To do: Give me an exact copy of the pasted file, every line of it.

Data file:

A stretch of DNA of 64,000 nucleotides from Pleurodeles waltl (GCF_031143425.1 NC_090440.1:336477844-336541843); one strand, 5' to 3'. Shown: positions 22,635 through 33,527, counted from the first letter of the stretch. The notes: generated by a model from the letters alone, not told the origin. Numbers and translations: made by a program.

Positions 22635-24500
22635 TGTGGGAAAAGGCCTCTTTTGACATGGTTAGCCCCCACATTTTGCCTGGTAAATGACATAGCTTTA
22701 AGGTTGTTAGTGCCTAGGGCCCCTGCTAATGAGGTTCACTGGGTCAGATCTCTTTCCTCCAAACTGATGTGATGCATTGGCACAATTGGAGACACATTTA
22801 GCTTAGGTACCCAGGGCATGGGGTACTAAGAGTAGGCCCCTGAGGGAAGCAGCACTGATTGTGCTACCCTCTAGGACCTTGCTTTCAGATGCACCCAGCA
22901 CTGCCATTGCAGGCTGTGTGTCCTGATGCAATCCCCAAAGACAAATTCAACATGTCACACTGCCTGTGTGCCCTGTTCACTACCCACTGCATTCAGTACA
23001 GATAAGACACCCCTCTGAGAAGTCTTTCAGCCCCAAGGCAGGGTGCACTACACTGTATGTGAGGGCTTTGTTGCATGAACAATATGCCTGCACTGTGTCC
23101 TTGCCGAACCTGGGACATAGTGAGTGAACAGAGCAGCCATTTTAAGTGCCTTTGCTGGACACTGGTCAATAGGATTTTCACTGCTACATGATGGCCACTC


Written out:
A stretch of DNA of 64,000 nucleotides from Pleurodeles waltl (GCF_031143425.1 NC_090440.1:336477844-336541843); one strand, 5' to 3'. Shown: positions 22,635 through 33,527, counted from the first letter of the stretch. The notes: generated by a model from the letters alone, not told the origin. Numbers and translations: made by a program.

Positions 22635-24500
22635 TGTGGGAAAAGGCCTCTTTTGACATGGTTAGCCCCCACATTTTGCCTGGTAAATGACATAGCTTTA
22701 AGGTTGTTAGTGCCTAGGGCCCCTGCTAATGAGGTTCACTGGGTCAGATCTCTTTCCTCCAAACTGATGTGATGCATTGGCACAATTGGAGACACATTTA
22801 GCTTAGGTACCCAGGGCATGGGGTACTAAGAGTAGGCCCCTGAGGGAAGCAGCACTGATTGTGCTACCCTCTAGGACCTTGCTTTCAGATGCACCCAGCA
22901 CTGCCATTGCAGGCTGTGTGTCCTGATGCAATCCCCAAAGACAAATTCAACATGTCACACTGCCTGTGTGCCCTGTTCACTACCCACTGCATTCAGTACA
23001 GATAAGACACCCCTCTGAGAAGTCTTTCAGCCCCAAGGCAGGGTGCACTACACTGTATGTGAGGGCTTTGTTGCATGAACAATATGCCTGCACTGTGTCC
23101 TTGCCGAACCTGGGACATAGTGAGTGAACAGAGCAGCCATTTTAAGTGCCTTTGCTGGACACTGGTCAATAGGATTTTCACTGCTACATGATGGCCACTC